This staged response makes plastic protectors flexible enough to accommodate everyday knocks and bumps yet robust enough to withstand substantial forklift impacts, very much in the same way as your car bumper. In some cases of severe impact, the plastic protectors will be destroyed and need to be replaced. This is exactly what plastic protectors are designed to do. Importantly, there is no damage to the column.

If replacement of the plastic protector is needed then the cost of replacement is much lower that the cost of replacing a steel guard and much lower than replacing an entire column.

Then there are the commercial reasons for buying plastics protectors. Initial purchase cost of plastic is similar to steel guards, installation cost is much less than steel and replacement of damaged plastic guards is much less than steel.


Having extolled the merits of a plastic rack guard this should not mean that everybody goes out and buys a guard just because it is plastic. As with car bumpers the design of the plastic protector is paramount. Randomly attaching a piece of plastic pipe to the front of your car may improve the cars protection but to what standard? Employers have a duty of care to provide and maintain plant and systems of work that are so far as reasonably practicable safe and without risk to health. So it is the obligation of responsible managers to ensure that rack protection complies with local Standards and most importantly, Occupation Health and Safety Laws within your country. The consequences of not doing so can be costly for both the company and the manager in charge.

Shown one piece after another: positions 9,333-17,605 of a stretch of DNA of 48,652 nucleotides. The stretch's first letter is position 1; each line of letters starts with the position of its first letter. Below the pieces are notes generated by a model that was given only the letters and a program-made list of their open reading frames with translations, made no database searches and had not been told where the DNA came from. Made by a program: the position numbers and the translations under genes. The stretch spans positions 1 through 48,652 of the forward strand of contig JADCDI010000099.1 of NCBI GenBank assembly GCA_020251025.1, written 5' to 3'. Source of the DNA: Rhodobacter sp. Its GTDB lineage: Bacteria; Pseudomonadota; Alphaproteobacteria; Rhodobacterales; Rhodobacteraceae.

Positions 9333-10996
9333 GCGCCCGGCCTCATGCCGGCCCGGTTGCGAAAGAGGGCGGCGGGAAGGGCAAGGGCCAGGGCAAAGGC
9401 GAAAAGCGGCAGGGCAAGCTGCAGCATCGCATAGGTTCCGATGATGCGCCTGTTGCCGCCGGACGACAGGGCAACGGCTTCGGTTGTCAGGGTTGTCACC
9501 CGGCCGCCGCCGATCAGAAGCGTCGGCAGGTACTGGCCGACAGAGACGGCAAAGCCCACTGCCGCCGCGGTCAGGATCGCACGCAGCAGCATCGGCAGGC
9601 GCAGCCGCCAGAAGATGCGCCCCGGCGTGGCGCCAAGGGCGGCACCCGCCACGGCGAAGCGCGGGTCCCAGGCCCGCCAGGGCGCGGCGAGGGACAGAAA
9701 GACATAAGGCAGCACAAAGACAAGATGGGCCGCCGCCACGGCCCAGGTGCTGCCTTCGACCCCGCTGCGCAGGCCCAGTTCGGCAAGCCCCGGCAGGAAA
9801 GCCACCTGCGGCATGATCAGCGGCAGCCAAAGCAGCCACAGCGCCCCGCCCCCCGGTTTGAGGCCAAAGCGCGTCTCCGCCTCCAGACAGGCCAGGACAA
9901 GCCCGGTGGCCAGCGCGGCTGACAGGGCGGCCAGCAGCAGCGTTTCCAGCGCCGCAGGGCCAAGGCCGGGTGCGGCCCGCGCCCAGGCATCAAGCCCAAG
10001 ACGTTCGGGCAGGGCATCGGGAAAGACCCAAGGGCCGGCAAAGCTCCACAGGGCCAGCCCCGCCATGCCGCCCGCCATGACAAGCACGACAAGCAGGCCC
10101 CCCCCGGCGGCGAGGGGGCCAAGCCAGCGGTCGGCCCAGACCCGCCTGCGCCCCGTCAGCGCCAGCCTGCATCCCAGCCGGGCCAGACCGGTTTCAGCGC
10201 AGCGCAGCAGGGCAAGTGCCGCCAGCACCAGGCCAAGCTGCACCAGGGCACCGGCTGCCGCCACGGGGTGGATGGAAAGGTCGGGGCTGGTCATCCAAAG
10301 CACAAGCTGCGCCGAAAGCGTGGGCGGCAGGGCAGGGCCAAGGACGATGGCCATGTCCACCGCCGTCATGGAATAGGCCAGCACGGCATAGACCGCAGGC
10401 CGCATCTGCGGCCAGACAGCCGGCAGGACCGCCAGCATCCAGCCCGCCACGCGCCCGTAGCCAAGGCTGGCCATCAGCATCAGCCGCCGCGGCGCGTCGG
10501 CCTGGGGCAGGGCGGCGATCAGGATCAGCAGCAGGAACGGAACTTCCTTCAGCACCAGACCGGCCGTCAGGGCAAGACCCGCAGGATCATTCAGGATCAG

In the current climate new corporate manslaughter legislation all warehouse managers need to ensure that the products they use meet the necessary requirements. There are many plastic and rubber rack protectors on the market but what standards have they been tested against. In Europe the recognized standard is FEM 10.2.02 section 2.6. If you have a rack protector meeting this standard for both side and front impacts then you can argue that you have taken all necessary precautions.